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Americans look to Durant to help them find gold

Photo by Daniel Kay

Photo by Daniel Kay

ISTANBUL -- Kevin Durant talks of playing within the offense, letting the game come to him instead of demanding the ball.

That isn't an option unless the United States is satisfied with falling short of a world championship again.

If the Americans want to go home with gold, Durant must lead them to it.

"He's got to be there for us, every night," assistant coach Jim Boeheim said.

The U.S. plays fellow unbeaten Lithuania on Saturday in the first semifinal at the Sinan Erdem Dome, followed by undefeated Turkey going against Serbia. The championship game is Sunday night.

The Americans were stopped in the semis four years ago, beaten by Greece and settling for a bronze medal. Durant is the key to avoiding another disappointment.

"He's our man and that's what we've focused on since the time we got together," guard Chauncey Billups said.

Durant scored 33 points, two shy of the U.S. record at the worlds, in an 89-79 victory over Russia in the quarterfinals. He raised his average to 19.9 points per game, fifth-best in the tournament and tops among players still with a chance to medal.

If he maintains that average, he would tie Carmelo Anthony's 2006 mark for best on a U.S. team that featured NBA players.

"We don't want to rely on him like that, but if he's scoring like that at will and really making it easy, why not feed the guy whenever he's open?" guard Stephen Curry said. "Even when he's not open, he'll find a way to get open, so he's definitely playing at a high level right now scoring-wise."

Boeheim and U.S. coach Mike Krzyzewski agree that more is asked of Durant, the NBA's scoring champion, than any other recent American player. Boeheim said the 2008 Olympic gold medalists, with Anthony, Kobe Bryant, Dwyane Wade and LeBron James, had much more firepower than the current team.

So while Durant downplays his scoring, the rest of the Americans rely on it. Billups said half of the Americans' plays are for the Oklahoma City All-Star.

"Talking to Coach K, he said, 'You have to be the star for us,' and he's answered that call," Billups said. "We know that in international basketball, a 4-man is going to be guarding him, and there's no 4-man that can guard him at all, so we use that to our advantage."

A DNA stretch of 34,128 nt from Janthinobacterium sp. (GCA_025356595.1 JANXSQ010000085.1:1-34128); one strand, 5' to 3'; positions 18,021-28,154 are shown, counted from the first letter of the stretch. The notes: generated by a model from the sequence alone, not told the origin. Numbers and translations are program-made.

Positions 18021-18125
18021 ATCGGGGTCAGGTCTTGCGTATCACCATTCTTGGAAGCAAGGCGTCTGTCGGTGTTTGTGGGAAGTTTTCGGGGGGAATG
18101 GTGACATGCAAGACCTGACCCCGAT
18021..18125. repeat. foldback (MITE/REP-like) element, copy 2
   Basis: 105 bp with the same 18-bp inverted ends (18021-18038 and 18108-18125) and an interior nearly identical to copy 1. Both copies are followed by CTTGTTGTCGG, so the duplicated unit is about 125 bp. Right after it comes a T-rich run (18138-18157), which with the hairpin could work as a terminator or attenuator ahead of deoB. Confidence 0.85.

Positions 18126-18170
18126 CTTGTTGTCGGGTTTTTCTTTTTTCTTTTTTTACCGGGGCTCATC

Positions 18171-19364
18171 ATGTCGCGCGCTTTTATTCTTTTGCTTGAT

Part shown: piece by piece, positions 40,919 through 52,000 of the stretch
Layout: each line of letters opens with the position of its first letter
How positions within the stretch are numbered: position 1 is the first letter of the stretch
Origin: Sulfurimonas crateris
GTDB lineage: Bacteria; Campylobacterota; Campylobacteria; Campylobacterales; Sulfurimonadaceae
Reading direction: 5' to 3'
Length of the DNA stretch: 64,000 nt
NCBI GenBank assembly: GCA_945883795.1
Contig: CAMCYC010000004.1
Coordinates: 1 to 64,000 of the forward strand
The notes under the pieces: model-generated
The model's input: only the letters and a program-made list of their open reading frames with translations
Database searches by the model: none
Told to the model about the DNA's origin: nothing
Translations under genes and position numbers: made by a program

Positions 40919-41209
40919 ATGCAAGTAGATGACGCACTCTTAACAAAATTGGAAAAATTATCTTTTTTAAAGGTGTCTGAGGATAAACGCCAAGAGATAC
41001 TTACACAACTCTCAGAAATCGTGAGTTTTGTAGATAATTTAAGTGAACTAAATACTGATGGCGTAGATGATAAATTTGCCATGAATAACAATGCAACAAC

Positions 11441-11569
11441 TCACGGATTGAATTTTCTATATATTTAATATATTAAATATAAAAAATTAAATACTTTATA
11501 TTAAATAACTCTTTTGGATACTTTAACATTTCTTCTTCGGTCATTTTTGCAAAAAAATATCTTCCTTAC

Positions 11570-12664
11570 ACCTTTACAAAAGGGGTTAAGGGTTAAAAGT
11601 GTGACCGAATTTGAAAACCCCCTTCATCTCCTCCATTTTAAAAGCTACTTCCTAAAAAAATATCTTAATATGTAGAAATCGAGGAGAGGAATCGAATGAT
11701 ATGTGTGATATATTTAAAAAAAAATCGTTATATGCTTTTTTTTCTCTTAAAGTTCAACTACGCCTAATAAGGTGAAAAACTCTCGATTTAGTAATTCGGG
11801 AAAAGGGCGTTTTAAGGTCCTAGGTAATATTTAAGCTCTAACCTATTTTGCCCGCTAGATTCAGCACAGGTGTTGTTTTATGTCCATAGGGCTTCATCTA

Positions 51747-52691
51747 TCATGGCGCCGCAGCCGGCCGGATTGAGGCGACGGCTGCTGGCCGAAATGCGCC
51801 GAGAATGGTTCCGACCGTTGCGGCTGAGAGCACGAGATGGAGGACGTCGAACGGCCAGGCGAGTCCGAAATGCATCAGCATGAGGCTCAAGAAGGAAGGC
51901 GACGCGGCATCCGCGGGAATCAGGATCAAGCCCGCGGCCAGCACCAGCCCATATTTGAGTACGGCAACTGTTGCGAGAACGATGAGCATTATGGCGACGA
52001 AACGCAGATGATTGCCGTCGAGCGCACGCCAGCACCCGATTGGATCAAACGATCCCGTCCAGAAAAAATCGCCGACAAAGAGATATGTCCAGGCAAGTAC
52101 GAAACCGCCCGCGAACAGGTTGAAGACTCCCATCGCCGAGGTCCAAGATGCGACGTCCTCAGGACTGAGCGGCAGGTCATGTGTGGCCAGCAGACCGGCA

Lithuania has the offense to match. The Lithuanians buried Argentina under an avalanche of 3-pointers Thursday, making their first eight of the game and rolling to a 104-85 victory.

"You hit eight out of eight 3s, boy, that can happen to any of us in this competition," Krzyzewski said, tapping his chest to imply a stake through the heart. "You're outscored 24-0 from the 3-point line, that's a tough, tough thing to overcome."

Potential finals opponents Turkey and Serbia both have made 71 3-pointers, two behind the Americans' tournament-leading total. The Turks, with a number of big men with range, lead all teams by shooting 43.8 percent behind the arc.

Lithuania can be just as dangerous.

"I think the toughest international teams to defend put four shooters on the court, where the 4 is also a good 3-point shooter, and that's what they do," Krzyzewski said. "And then when they sub at the center position, they actually have five good shooters."

The teams met last month in an exhibition game in Madrid, with the U.S. overcoming a 3-for-21 first quarter to rally for a 77-61 victory. The Americans have struggled through some similar droughts in Turkey, often needing Durant to bail them out.

He wasn't aware he had come so close to Anthony's single-game U.S. record Thursday until afterward.

"I was just trying to win, that's all I worry about here. I could score five points, if we win by 30 points, that's good to me," Durant said. "I'm just excited to be part of this great group and hopefully we get it done."

The Americans haven't won the world championship since 1994, when they had the tournament MVP in Shaquille O'Neal. Durant wouldn't even endorse himself for the all-tournament team following a practice this week, rattling off a list of other players he considered worthy and calling Argentina's Luis Scola the obvious MVP choice.

Scola has been superb, but his team couldn't get past Lithuania. The Americans might not either, unless Durant leads them.

"You've always got to feed the hot hand and he's been the hot hand the whole tournament," Curry said. "So hopefully it's got two more games left in it."